The Lodge’s location in the remote heart of Tongass National Forest presents countless opportunities to disappear into the serenity and inspiration of true nature. Local trails leading out along the beach can take you through the old “ferry” forest or up to a deer meadow. Quiet lakes, fish-choked creeks, powerful mountain vistas and rushing waterfalls are all within easy walking distance from the lodge. You can choose from flat, meandering gravel roads to wild trails with significant elevation changes. Take along a nature guide to show you some hidden treasures or walk alone in search of yourself.
The rocky shores, nutrient-rich waters, and limited human presence elevate beachcombing in Whale Pass to near-spiritual proportions. Bald eagles and sea birds will squawk out as you take in the shallow water sea life, including sea stars, anemones, sea cucumbers and urchins. As the tide recedes, clams spit flashes all over the mud flats. Raking reveals condominiums of these crustaceans often five and six clams deep. The ebbing tide reveals troves of shells, driftwood, baby wolf eels and crabs and a multitude of other curiosities under every overturned rock. Creeks bubble across the rocky shoreline every few hundred yards supporting a whole new ecosystem and inviting you to hike up into the lush forest. To complete the exploration of the sea life in Whale Pass, you can captain a skiff or grab a guide to set and pull crab pots for a bounty of the sweet Dungeness.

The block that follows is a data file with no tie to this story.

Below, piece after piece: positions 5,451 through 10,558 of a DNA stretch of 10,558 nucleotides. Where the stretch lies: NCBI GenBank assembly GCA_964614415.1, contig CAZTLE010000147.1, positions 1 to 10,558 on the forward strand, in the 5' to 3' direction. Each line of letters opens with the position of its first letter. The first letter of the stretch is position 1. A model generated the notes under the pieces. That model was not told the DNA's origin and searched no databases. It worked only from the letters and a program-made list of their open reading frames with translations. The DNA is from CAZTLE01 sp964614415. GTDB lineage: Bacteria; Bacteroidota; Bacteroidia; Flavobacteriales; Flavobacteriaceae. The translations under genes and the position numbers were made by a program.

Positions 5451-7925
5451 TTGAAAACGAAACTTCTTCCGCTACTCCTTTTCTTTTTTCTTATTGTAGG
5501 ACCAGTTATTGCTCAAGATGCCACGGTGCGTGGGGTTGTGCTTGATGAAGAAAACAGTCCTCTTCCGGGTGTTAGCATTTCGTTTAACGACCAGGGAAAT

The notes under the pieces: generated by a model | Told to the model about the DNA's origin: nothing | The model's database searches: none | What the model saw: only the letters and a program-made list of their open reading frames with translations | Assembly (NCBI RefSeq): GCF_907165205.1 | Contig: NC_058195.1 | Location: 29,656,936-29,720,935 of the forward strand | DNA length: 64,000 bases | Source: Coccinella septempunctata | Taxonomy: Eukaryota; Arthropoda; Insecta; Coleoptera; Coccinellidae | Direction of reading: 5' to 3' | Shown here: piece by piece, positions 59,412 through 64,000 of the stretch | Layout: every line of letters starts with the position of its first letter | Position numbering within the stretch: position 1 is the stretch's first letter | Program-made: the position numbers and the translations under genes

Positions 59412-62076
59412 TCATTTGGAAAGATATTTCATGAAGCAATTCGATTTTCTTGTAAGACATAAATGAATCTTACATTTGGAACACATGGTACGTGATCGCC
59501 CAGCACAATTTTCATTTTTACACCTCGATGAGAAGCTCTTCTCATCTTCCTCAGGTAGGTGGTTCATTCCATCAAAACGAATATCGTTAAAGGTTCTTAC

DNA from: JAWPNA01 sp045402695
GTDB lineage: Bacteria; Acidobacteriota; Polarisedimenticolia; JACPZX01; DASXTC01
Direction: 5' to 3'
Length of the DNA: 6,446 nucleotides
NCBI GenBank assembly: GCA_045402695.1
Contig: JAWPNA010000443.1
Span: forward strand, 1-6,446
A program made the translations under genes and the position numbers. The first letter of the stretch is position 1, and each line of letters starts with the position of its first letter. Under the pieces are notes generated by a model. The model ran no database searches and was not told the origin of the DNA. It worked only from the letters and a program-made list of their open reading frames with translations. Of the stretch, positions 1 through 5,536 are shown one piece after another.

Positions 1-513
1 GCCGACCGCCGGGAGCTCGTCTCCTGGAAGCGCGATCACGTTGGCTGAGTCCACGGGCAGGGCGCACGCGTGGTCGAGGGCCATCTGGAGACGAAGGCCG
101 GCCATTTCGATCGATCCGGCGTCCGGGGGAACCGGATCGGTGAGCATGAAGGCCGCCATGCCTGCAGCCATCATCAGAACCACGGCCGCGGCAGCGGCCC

If the local flora and fauna only whets your appetite, you can seek out more remote tranquil beauty within our coastal Alaska setting. Rarely visited estuaries, tidal flats and wilderness streams, accessed by boat or by van, can reveal protected, beaver filled coves and mystical animal trails into the lush forest. Scenic solitude and wildlife encounters will be interrupted only by your cast of a fly line for shots at cutthroat trout, Dolly Varden, salmon and steelhead. Arrange for a lakeside picnic or charter a floatplane for a bonus air safari (additional charge for floatplanes).
Our fleet of vehicles and an extensive network of logging roads open up more hiking options. You can look for birds, deer, bear, and other wildlife and tour a working fish hatchery, learning about the life cycle of the salmon. A nearby stream pumps inconceivable amounts of water off of the island over an impressive waterfall and boasts pools teeming with spawning salmon, attracting bears, bald eagles and anglers. The lake above the waterfall is an excellent spot for a gourmet picnic or a peaceful paddle in one of the lodge kayaks.
Prince of Wales Island, showcasing the vastly varying terrain of Southeast Alaska, gives you the chance to hike through muskeg, old growth forests and karst (limestone) landscapes, all within moments of each other. In the shadow of trees that are hundreds of years old, you can gape at a ten story waterfall disappearing into a vast underground cave system, only to see it gush back out of the ground 50 yards away. And everywhere you go, you’ll be sharing this natural wonder with river otters, birds, bears and the whole menagerie of Alaskan wildlife.